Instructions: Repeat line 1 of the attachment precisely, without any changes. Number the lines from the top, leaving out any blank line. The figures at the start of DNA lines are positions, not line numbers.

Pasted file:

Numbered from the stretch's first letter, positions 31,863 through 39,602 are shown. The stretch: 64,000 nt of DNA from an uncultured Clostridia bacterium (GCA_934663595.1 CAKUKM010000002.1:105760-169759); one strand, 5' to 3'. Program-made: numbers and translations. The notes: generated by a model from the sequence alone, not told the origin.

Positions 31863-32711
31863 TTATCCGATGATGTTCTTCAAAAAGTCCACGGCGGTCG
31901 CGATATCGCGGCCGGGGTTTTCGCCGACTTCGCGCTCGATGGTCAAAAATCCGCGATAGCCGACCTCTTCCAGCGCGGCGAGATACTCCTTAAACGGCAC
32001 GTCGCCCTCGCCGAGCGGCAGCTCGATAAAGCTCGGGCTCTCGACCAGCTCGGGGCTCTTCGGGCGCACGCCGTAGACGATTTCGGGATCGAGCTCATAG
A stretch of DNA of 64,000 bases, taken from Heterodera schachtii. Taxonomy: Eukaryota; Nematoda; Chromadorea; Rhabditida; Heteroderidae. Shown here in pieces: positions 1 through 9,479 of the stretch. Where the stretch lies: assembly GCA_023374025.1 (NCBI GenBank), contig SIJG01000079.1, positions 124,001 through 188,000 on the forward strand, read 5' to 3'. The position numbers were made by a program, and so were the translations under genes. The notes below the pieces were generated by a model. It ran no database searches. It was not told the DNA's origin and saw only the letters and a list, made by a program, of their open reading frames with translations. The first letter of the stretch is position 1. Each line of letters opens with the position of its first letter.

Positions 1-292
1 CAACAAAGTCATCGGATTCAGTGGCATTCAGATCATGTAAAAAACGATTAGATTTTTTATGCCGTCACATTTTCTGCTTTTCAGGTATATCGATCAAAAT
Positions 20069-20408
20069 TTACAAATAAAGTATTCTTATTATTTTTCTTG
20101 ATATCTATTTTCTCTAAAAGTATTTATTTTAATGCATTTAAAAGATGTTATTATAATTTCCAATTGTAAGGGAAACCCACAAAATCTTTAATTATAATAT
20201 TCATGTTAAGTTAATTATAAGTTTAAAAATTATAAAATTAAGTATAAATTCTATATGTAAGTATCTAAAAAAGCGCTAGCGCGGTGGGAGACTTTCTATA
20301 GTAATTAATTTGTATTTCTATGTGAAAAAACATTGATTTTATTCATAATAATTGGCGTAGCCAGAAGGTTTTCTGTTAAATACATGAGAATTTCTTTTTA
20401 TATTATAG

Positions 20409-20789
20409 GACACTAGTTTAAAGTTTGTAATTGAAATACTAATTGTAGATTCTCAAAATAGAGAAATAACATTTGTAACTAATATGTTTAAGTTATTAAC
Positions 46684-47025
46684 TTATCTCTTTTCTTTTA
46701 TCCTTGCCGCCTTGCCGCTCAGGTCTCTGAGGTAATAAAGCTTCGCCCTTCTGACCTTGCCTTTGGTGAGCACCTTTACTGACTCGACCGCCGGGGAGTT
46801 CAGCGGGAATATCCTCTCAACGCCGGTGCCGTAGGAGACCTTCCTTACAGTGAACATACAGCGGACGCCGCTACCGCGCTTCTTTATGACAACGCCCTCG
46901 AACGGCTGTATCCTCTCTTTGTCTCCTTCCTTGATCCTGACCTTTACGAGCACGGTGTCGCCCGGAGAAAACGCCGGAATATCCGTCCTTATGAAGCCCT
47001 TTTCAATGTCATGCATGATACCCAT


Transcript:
Numbered from the stretch's first letter, positions 31,863 through 39,602 are shown. The stretch: 64,000 nt of DNA from an uncultured Clostridia bacterium (GCA_934663595.1 CAKUKM010000002.1:105760-169759); one strand, 5' to 3'. Program-made: numbers and translations. The notes: generated by a model from the sequence alone, not told the origin.